Pretty in Pink: How Birds Make Pink

Friday, 28 July 2023

  • Estimated reading time 1 minute

These Australian birds were pretty in pink long before Barbie, but how do they do it?

Birds have some of the brightest and most varied plumage in the animal kingdom, and pink is undoubtedly one of the most striking colours of all, but not all pinks are created equal and there are different ways birds produce these magnificent hues.

The breast of the male Pink Robin is a brilliant fuchsia due to pigments called Carotenoids, which are consumed through the birds diet and deposited into its feathers. This pigment found in plants, algae, fungi, and bacteria, gives many birds their coloured plumage. You may have heard that flamingos are pink due to the shrimp they eat. This is true in the sense that both shrimp and flamingos appear pink due to the Carotenoids in the algae they consume.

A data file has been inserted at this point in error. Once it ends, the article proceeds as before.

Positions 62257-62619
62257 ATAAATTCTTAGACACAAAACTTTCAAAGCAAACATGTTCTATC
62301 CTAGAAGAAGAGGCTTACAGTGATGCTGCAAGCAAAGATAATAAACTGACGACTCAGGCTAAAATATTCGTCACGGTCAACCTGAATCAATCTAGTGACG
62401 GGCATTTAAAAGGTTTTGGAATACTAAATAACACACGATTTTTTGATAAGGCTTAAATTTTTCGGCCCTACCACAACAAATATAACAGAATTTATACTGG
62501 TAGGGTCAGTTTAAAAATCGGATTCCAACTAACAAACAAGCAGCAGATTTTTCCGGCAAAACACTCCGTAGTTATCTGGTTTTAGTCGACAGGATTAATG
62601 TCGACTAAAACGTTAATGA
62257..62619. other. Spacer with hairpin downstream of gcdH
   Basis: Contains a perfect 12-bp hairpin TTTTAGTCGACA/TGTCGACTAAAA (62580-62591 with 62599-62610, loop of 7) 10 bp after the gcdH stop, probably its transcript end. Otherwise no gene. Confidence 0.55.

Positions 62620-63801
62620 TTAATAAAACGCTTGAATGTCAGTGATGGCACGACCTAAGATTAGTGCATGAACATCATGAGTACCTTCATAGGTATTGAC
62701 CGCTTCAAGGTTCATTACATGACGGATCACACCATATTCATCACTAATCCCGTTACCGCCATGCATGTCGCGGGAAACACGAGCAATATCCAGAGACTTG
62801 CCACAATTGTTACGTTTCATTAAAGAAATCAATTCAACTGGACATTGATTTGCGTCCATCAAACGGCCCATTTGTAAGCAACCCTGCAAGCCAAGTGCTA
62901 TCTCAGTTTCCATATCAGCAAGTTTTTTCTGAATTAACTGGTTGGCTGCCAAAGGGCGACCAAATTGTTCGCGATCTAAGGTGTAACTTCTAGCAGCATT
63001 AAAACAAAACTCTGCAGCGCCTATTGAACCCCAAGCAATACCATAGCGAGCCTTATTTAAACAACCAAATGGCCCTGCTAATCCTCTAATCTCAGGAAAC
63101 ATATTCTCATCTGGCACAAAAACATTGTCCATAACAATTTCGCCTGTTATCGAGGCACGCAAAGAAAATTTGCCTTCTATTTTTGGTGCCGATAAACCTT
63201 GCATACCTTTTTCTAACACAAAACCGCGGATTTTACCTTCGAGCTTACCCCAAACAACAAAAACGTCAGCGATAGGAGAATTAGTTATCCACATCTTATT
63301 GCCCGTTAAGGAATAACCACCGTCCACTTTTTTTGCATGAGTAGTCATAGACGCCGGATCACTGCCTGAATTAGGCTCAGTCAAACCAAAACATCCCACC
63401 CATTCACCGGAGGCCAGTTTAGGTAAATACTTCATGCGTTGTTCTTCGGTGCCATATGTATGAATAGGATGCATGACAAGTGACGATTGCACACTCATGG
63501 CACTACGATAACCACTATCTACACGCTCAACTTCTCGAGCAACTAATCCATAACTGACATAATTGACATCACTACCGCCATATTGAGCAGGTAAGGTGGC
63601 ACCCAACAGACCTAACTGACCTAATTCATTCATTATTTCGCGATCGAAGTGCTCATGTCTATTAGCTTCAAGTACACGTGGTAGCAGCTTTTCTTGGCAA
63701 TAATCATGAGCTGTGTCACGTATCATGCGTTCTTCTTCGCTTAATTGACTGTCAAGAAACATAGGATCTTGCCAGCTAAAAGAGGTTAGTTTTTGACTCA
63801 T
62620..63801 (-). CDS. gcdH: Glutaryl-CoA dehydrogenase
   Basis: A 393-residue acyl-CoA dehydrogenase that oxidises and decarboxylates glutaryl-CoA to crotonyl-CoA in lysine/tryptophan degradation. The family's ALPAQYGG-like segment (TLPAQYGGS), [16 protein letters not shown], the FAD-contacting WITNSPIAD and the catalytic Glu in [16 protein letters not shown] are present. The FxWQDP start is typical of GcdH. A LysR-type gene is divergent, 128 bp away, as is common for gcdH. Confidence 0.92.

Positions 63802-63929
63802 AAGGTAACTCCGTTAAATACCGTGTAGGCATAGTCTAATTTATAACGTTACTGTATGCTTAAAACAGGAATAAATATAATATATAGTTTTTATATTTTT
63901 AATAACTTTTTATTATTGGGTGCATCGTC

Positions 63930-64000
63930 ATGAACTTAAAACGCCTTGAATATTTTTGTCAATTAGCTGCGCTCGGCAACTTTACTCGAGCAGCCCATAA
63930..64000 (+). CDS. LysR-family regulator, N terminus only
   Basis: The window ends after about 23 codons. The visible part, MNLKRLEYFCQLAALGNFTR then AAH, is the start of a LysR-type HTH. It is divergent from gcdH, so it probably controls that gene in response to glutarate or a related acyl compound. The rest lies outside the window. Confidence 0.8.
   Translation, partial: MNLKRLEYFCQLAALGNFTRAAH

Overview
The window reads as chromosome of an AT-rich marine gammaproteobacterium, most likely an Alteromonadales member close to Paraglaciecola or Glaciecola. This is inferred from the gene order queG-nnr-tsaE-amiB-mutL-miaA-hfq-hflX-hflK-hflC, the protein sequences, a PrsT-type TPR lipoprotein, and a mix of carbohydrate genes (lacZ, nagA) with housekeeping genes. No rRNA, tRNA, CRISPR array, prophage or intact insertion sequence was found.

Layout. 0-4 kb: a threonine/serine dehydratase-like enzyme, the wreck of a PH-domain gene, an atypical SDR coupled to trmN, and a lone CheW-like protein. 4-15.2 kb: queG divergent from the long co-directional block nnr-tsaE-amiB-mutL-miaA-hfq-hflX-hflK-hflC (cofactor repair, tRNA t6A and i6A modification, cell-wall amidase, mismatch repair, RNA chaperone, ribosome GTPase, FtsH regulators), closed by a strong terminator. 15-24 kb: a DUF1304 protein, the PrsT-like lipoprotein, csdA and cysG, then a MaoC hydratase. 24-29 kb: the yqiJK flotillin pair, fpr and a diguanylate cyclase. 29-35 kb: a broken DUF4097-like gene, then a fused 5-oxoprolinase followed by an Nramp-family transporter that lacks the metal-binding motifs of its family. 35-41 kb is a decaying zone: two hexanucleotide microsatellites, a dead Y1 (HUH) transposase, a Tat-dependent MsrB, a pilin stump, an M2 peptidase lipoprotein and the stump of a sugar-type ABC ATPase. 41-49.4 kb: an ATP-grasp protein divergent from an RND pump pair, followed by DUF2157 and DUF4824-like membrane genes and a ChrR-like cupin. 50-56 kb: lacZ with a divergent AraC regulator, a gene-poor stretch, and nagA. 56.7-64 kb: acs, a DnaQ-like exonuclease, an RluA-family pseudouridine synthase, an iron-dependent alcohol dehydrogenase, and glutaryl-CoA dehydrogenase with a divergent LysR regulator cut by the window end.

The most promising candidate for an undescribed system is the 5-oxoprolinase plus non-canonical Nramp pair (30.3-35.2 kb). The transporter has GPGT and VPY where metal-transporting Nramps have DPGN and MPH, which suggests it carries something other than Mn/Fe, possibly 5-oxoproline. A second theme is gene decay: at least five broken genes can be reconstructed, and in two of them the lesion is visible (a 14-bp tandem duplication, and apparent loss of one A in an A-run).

Pink Robin by David Adam

Parrots on the other hand, like the iconic Galah and Pink Cockatoo, produce yellow, pink, red, and orange hues due to pigments called Psittacofulvins, which are unique only to parrots and found nowhere else in nature. Unlike Carotenoids, this pigment is manufactured in-house by the bird itself. Porphyrins are another type of pigment manufactured in-house that produce pinks, reds, and browns in some birds such as pigeons and owls.

Galah in grass
Galah by Olivia Congdon

Some birds also produce coloured plumage through light refraction in which light scatters when interacting with the feather structure itself, producing blues, violets and iridescent sheens. In this way, the male Satin Bowerbird appears an iridescent violet-blue to the naked eye, despite being uniformly black in its adult plumage.